By Alan Tonelson

April 16, 2018

At first I was irritated with President Trump for his expressions of interest this year in reviving U.S. efforts to join the Trans-Pacific Partnership (TPP) – the Pacific Rim-wide trade agreement that former President Barack Obama couldn’t persuade Congress to ratify, and that Mr. Trump removed from America’s policy agenda during his first week in office.

I still wish the President had kept the TPP consigned to the proverbial ash heap of history. But I do see one silver lining in his apparent about-face: the new opportunity it creates to remind how awful the Obama TPP was, and in particular how cynical the case that it represented a masterful ploy to contain the rise of Chinese power regionally and globally, and even shape it to serve America’s goals of sustaining an open world trading system.

In fact, it’s entirely possible that Mr. Trump’s apparent new openness to TPP results at least partly from widespread claims from mainstream politicians and analysts that its multilateral nature endowed the deal with much more potential to curb China’s trade predation than the unilateral tariffs he’s announced.

Yet this contention is the one that’s most easily refuted. First, the version of the treaty signed by Obama contained a wide open back door for many Chinese exports by allowing goods that contained high levels of content produced outside the TPP zone to be traded freely within the zone. Given how central China is to Asia-wide production chains, these loose rules of origin were bound to enable China to enjoy crucial benefits created by the TPP without incurring any of the obligations.

Second, until the eve of its departure from office, neither the Obama administration nor any TPP supporters in Congress or the mainstream media or the think tank world lifted anything more than the occasional pinky even to protest perhaps the principal source of China’s rising economic and military power – the massive transfer of cutting edge knowhow, along with capital, from U.S. tech companies to Chinese business partners or other institutions, either voluntarily (including through shortsighted training programs and investments in Chinese entities) or involuntarily (due to Beijing’s widespread practice of linking access to the China market to the handover of critical technology).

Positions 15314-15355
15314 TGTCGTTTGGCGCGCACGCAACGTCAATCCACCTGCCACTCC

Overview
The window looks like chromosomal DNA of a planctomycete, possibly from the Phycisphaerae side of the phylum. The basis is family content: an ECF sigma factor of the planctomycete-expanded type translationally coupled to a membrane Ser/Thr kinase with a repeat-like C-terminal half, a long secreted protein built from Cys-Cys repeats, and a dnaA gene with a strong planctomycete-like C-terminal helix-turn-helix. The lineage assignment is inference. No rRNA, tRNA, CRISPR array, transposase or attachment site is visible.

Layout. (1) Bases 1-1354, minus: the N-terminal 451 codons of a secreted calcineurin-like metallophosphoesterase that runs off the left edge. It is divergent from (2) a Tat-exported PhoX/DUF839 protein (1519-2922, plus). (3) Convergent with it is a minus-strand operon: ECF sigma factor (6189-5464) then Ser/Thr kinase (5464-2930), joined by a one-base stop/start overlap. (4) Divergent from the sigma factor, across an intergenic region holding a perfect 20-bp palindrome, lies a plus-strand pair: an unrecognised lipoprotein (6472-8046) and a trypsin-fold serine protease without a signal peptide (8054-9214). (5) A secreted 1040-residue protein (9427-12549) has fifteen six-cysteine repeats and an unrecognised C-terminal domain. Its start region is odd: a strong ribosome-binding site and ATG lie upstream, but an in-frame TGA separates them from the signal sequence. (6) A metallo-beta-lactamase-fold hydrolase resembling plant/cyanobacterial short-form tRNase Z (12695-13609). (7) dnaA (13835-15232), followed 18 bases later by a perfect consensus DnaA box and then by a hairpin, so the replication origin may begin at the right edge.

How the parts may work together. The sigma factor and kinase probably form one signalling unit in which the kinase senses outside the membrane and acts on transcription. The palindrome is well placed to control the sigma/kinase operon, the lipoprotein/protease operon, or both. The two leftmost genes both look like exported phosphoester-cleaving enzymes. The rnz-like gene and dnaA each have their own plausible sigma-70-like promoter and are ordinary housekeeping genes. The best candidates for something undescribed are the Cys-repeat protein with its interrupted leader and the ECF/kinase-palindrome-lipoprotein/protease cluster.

The sudden transformation of these corporate panda-huggers and their hired American guns into China skeptics and even hawks has demonstrated nothing more than that national security is the last refuge of a trade policy scoundrel – especially since by all accounts, U.S. technology and investment continue pouring into China – including defense-related tech. (See here and here for some evidence.)

Third, there’s no reason to believe that most of the other key TPP members have any interest in turning China into a free-trading economy. Quite the contrary. Whether it’s Japan or Singapore or Vietnam or Malaysia, most of the treaty’s most important countries have followed China-style economic development models (except when they’ve borrowed from Japan’s somewhat different but of course much earlier blueprint). And economic openness emphatically isn’t in the recipe. What’s central to these strategies is amassing trade surpluses with the United States and the rest of the world to help generate adequate levels of growth and employment.